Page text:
Overwintering At Lepe



Late this morning Jackie drove us to Lepe where we enjoyed a brunch in the cafe by the beach.

Gulls scavenged among the pebbles and the seaweed that proved there is a stronger wet smell than that of damp dog.

You see, the seaweed aroma pervaded the air so much that it swamped any scent of the dog that, dashing into the sea on the end of a telescopic leash; in a vain attempt to capsize the honking avian flotillas commandeering the surface of the water; became very wet indeed.

Upon enquiry at the Information centre, I learned that these noisy birds were Brent geese who regularly fly from Canada and Siberia to enjoy what they must experience as a summer holiday in Lepe.


There was a fair amount of shipping seen on the horizon,

and approaching the Isle of Wight, which formed the backdrop of a number of these photographs.

Container vessel, yacht, group on spit

A container vessel passed a spit

Group on spit

along which. at low tide a group walked out to sea. I assume they were not aiming to walk all the way to the island.


A helicopter chugged overhead,

Brent geese in flight

where, later, the next flock of geese arrived for their overwintering.

Cottages on hill

Work was being undertaken on a terrace of cottages on the slopes above the beach. These listed dwellings were built in 1828 to house coastguards employed to combat the centuries-old customs of smuggling and piracy. The building nearer the shore was the Watch House.

Driving past them led us to the corner of Inchmery Lane where, perched on the side of the cliff, stood a lighthouse,

overlooking a stretch of beach belonging to a wildlife preservation society.

Taking the left bend visible in the above photograph of the lane, we continued along it, catching glimpses of the sea through the trees on our left.

At Moonhill, on our way to Beaulieu, a pony feeding in the forest caught my eye. I made my way through the trees and caught his. As I set out to cross the road back to the car, an equine companion did the same on its way into the woods. This had the usual effect on the traffic.


A neat stack of felled tree trunks occupied a cleared area.

For our dinner this evening, Jackie supplemented our second sitting of the Chinese takeaway with her superb egg fried rice. I finished the cabernet sauvignon.



  1. Beautiful photos–I like the contrast between photos that could have come from some past era and then the present day ones. Thank you for the tour and the description of the smell of the seaweed. 🙂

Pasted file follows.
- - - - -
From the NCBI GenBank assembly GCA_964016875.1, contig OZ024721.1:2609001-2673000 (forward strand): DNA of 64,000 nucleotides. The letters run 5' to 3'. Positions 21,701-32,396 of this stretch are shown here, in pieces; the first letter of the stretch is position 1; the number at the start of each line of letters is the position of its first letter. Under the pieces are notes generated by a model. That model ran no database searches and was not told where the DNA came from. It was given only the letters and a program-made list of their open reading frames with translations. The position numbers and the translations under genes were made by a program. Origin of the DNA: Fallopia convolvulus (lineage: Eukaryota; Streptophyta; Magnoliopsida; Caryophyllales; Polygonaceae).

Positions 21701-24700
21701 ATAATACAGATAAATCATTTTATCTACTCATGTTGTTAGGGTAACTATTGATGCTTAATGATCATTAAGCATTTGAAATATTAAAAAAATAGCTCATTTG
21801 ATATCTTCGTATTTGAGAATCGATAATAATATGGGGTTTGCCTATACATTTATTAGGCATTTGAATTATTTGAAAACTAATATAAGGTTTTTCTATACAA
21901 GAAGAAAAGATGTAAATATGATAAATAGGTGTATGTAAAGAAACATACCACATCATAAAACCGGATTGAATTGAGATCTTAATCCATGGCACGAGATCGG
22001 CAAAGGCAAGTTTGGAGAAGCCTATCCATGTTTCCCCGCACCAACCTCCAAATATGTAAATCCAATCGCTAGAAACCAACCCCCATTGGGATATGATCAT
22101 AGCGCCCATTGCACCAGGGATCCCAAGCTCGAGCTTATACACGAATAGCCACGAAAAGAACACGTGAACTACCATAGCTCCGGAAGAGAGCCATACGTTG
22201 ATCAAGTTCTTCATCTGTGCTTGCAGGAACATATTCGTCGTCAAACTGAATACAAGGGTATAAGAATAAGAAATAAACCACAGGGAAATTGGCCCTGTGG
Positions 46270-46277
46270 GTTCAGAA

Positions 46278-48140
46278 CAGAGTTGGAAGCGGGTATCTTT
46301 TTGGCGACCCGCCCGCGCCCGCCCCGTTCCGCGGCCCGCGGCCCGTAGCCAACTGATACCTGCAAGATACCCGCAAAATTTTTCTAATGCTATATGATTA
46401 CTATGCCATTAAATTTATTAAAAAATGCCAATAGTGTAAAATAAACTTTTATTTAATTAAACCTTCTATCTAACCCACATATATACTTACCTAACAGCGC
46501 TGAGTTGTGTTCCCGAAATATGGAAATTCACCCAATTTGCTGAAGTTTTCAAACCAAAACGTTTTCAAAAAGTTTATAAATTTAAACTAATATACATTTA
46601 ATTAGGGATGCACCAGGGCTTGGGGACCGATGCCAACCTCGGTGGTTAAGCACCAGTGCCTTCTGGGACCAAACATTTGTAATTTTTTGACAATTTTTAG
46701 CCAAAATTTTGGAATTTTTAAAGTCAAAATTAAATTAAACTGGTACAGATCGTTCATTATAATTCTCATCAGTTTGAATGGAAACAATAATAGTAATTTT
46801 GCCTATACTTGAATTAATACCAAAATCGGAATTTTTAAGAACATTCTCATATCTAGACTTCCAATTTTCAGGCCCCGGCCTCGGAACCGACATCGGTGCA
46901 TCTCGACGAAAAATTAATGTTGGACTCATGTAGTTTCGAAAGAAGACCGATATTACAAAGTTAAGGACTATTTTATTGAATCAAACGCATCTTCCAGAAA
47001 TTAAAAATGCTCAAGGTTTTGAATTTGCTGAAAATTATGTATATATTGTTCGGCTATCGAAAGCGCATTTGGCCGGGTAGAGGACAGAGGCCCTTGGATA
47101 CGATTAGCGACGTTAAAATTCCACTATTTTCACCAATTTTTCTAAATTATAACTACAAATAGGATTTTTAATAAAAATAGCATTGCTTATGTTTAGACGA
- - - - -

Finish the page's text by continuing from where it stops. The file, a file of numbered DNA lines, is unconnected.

2. I suppose you needed a big fortifying meal to take all of these wonderful photos, Derrick. That’s a lot of beans! LOL! One of my favorites is the last in the Isle of Wight grouping. I love the reflections!

  3. It looks like a perfect day and with beautiful pictures. Many a time as a child we would aim to get to Bournemouth but with so much holiday traffic, often we would only get to Lepe. Now I prefer it.

  4. I’m just struggling to figure out which is my fav picture if I need to choose one. Loved the ducks and birds sillouttea the best. The helicopter in the blue sky! The first set looks more like a painting ..

  5. The cottages or housing for the coastguards and the Watch House were fascinating. I liked all observing, squinting as if facing a shiny water myself, the horizon chock full of ships. The large container vessel reminded me of the huge barges we could see looking out at Lake Erie from my parent’s cottage.
    The tunnel of trees with lake’s blue light shining through was lovely, Derrick.

  6. Such amazingly beautiful, clear photos – it looks a very special place. But that may be your photography, Derrick – wonderfully inspiring photographs.
    I found this post by following your link in today’s post – on both occasions, I believe that supper was second sittings of your trusty Chinese takeaway! 🙂

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